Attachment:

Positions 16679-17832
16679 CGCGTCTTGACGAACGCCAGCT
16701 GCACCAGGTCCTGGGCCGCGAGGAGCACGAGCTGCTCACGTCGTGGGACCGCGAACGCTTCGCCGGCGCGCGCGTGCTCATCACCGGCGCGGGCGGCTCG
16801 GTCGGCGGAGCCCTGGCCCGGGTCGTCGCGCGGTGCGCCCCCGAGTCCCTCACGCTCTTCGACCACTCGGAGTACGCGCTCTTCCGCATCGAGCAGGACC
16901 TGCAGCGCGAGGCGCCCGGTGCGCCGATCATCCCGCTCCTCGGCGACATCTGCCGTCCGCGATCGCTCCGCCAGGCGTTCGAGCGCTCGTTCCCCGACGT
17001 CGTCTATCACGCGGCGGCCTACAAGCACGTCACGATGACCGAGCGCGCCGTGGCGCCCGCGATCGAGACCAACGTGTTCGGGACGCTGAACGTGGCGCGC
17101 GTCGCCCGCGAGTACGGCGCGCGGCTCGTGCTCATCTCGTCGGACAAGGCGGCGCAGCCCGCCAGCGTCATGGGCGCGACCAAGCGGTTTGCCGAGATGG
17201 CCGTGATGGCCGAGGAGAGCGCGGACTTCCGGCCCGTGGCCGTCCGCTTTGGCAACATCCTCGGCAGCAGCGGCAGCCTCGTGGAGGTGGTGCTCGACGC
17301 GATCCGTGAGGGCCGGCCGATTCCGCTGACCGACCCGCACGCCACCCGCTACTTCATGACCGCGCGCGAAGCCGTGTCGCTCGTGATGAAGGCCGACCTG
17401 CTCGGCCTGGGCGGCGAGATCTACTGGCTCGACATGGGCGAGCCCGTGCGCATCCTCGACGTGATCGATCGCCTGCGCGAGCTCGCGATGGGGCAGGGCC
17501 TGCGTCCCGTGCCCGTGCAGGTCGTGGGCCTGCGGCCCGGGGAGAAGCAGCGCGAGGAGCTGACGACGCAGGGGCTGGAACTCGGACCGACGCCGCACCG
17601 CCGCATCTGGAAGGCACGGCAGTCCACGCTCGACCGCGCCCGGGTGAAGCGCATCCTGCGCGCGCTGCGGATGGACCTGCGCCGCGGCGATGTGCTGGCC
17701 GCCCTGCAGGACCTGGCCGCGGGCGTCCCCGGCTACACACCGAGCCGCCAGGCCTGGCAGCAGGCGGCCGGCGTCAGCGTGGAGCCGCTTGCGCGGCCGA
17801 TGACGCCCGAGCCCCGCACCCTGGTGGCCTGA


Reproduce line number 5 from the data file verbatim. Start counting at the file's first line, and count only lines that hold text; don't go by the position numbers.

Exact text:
16901 TGCAGCGCGAGGCGCCCGGTGCGCCGATCATCCCGCTCCTCGGCGACATCTGCCGTCCGCGATCGCTCCGCCAGGCGTTCGAGCGCTCGTTCCCCGACGT